It’s not news that obesity has become a worldwide public health crisis; the condition increases risk for heart disease, diabetes, and premature death. But, while scientists have long suspected that adults with high scores on the body mass index (BMI) die earlier than most, little work has been done to determine if there's an association between how much a person weighs in their lifetime and time of death. So two recent studies aimed to do just that, and they both arrived at a similar conclusion: being lean all your life can help you live longer.

For the first study, a group of researchers from the U.S. analyzed data from thousands of men and women enrolled in the Nurses’ Health Study. Participants recalled their body shape at ages 5, 10, 20, 30, and so on until age 60, after which researchers kept tabs on them around 15-16 years until death. Participants also filled out detailed questionnaires on medical information, diet, and lifestyle. The team found that those who remained stably lean throughout life had the lowest mortality rate — the 15-year risk of death was 11.8 percent in women and 20.3 percent in men. Participants who reported being heavy in childhood and who remained so through middle age had the highest mortality, with a 15-year risk of death of 19.7 percent for women and 24.1 percent for men.

"Our findings provide further scientific rationale for recommendations of weight management, especially avoidance of weight gain in middle life, for long-term health benefit," the authors wrote.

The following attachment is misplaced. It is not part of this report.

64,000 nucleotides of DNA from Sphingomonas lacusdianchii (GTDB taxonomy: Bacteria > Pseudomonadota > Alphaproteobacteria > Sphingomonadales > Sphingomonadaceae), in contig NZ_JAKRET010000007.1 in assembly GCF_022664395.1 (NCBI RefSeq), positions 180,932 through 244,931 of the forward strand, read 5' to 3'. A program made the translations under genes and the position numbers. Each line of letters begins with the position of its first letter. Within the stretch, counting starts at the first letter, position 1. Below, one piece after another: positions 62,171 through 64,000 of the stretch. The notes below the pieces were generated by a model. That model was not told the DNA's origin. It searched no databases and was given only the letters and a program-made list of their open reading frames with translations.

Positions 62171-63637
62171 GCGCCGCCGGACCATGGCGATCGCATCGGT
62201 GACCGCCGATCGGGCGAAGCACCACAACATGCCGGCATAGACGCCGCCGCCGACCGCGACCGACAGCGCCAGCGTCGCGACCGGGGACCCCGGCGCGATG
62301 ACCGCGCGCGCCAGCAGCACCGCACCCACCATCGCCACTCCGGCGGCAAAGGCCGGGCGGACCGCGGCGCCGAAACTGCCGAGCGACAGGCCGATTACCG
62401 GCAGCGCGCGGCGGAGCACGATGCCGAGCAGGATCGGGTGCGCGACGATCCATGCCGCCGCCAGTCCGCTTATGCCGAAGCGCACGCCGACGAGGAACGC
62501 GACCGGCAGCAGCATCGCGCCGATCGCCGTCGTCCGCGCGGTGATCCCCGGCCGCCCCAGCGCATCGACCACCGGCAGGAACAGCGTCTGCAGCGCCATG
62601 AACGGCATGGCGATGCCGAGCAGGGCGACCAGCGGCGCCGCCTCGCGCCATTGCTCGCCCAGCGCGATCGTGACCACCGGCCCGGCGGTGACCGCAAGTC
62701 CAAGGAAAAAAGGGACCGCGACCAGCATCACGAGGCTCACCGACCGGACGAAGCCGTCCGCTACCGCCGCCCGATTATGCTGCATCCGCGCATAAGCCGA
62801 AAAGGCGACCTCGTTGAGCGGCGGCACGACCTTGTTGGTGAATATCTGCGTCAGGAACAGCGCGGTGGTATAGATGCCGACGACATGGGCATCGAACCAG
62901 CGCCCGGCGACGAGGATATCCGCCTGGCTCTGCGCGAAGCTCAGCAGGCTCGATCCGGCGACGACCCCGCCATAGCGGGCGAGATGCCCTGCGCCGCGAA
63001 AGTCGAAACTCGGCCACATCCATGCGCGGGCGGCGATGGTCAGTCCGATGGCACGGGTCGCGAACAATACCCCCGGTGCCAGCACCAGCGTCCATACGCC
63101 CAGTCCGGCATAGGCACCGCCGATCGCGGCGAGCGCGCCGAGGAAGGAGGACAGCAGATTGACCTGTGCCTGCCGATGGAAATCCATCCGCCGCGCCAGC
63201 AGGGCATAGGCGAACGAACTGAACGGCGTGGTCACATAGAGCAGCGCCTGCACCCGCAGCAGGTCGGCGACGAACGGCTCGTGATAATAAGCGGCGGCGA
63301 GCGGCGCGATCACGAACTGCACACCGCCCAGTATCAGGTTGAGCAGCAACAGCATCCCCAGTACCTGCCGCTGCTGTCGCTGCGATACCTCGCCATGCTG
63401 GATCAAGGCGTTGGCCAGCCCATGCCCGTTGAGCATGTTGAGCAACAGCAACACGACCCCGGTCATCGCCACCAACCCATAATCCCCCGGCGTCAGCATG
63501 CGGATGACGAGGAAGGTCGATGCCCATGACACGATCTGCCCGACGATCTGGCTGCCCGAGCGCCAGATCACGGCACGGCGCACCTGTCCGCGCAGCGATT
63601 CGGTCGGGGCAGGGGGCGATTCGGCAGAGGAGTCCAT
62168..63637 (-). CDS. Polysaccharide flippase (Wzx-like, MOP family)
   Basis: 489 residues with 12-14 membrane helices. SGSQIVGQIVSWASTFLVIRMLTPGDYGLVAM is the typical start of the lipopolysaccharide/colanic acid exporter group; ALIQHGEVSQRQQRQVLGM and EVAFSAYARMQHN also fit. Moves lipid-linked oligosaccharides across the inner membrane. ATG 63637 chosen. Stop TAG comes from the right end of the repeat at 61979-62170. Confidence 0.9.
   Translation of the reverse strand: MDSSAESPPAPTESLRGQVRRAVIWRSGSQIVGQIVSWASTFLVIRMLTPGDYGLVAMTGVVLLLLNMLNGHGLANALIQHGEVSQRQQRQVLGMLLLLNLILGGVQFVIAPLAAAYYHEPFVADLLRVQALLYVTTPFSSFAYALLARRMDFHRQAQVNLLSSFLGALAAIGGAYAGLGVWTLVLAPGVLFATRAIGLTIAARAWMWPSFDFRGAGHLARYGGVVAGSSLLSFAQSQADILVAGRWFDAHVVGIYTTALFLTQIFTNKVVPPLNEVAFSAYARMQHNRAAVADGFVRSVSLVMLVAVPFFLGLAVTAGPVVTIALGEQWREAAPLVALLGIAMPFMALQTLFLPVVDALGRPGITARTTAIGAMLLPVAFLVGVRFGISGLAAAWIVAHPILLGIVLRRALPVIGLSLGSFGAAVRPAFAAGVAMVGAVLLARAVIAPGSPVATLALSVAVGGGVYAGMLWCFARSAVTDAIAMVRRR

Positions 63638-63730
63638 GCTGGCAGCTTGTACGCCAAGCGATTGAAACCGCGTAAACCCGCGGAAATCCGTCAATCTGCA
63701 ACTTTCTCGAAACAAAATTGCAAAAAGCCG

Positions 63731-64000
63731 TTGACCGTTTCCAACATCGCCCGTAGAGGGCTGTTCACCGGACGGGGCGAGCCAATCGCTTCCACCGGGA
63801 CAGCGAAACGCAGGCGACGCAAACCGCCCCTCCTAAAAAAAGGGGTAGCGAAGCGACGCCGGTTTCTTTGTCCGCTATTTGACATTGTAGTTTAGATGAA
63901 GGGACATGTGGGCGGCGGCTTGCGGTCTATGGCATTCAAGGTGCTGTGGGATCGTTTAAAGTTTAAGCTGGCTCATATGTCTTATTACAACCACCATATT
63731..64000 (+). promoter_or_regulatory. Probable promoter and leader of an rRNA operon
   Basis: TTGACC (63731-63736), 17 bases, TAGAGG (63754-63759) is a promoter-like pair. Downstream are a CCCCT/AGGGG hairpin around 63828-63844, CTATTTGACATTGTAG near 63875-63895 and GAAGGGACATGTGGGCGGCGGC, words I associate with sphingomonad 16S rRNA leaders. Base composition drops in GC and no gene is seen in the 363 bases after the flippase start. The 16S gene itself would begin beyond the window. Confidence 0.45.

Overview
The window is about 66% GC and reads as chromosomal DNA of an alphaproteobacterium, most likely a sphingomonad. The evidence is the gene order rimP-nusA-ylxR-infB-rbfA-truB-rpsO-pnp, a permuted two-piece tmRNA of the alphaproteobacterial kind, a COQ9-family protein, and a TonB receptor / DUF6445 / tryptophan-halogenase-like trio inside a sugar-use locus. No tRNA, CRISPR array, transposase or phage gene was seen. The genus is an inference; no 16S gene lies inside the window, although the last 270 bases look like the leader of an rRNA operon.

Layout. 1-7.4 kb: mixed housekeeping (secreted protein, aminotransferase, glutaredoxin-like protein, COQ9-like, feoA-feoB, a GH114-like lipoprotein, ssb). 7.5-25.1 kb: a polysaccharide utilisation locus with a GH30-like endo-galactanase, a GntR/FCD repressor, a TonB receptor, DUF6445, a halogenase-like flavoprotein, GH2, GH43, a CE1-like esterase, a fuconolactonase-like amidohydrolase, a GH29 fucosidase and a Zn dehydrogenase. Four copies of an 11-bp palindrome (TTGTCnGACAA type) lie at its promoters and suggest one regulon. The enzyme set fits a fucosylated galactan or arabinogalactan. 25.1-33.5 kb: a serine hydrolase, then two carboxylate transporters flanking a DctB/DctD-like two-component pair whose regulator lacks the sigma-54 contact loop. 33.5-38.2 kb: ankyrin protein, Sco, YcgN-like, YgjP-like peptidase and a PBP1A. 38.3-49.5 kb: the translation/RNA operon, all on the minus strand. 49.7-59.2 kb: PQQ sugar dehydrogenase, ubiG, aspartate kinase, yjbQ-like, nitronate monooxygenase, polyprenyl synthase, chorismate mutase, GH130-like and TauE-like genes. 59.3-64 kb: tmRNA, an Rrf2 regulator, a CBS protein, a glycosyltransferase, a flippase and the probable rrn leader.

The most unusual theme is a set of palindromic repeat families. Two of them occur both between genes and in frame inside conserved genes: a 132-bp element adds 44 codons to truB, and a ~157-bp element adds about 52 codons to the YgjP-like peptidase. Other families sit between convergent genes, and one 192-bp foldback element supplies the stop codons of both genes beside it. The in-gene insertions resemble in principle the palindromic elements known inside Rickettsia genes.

The second study was an international effort to determine if there was an optimal BMI for lower risk of death. The researchers believed a higher BMI would be associated with higher mortality risk, but the largest study previously conducted on the matter didn't necessarily find this to be true; only high levels of obesity were linked to increased risk of death. To clarify this particular finding, the current team analyzed 230 prospective studies involving 3.74 million deaths and more than 30.3 million participants. Results showed those who had a BMI in the range of 20 to 22 had the lowest mortality rate. This did not include smokers, a measure researchers took to rule out the negative effects.

The authors wrote that their results reinforced “concerns about the adverse effects of excess weight.”

In an accompanying editorial, Sarah Wild and Christopher Byrne, from the Universities of Edinburch and Southampton, said that the studies are addressing important questions about obesity and mortality. They emphasized the need to remain at a healthy weight, but acknowledged that there are "major challenges in finding effective ways to prevent weight gain, support weight loss, and prevent weight re-gain, in both individuals and populations."

Source: Song M, Hu F, Wu K, Must A, Chan A, Willet W, et al. Trajectory of Body Shape in Early and Middle Life and All Cause and Cause Specific Mortality: Results from Two Prospective US Cohort Studies. The BMJ. 2016.